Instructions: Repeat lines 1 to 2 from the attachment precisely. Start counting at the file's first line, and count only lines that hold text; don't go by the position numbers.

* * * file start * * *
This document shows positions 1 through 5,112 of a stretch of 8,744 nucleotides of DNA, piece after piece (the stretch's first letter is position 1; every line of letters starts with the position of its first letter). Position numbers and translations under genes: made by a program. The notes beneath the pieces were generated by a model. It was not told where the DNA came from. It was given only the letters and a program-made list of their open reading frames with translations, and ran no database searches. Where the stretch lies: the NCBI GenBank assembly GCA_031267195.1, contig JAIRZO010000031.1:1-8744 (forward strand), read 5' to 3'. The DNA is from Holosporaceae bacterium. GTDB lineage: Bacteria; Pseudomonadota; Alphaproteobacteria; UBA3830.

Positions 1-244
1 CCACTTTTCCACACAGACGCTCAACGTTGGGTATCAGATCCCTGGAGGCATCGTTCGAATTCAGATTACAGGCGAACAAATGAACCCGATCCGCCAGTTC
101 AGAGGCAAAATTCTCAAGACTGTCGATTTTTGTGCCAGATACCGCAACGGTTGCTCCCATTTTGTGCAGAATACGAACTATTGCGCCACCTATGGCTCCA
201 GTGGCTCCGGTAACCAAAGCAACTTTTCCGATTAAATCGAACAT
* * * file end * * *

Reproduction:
This document shows positions 1 through 5,112 of a stretch of 8,744 nucleotides of DNA, piece after piece (the stretch's first letter is position 1; every line of letters starts with the position of its first letter). Position numbers and translations under genes: made by a program. The notes beneath the pieces were generated by a model. It was not told where the DNA came from. It was given only the letters and a program-made list of their open reading frames with translations, and ran no database searches. Where the stretch lies: the NCBI GenBank assembly GCA_031267195.1, contig JAIRZO010000031.1:1-8744 (forward strand), read 5' to 3'. The DNA is from Holosporaceae bacterium. GTDB lineage: Bacteria; Pseudomonadota; Alphaproteobacteria; UBA3830.

Positions 1-244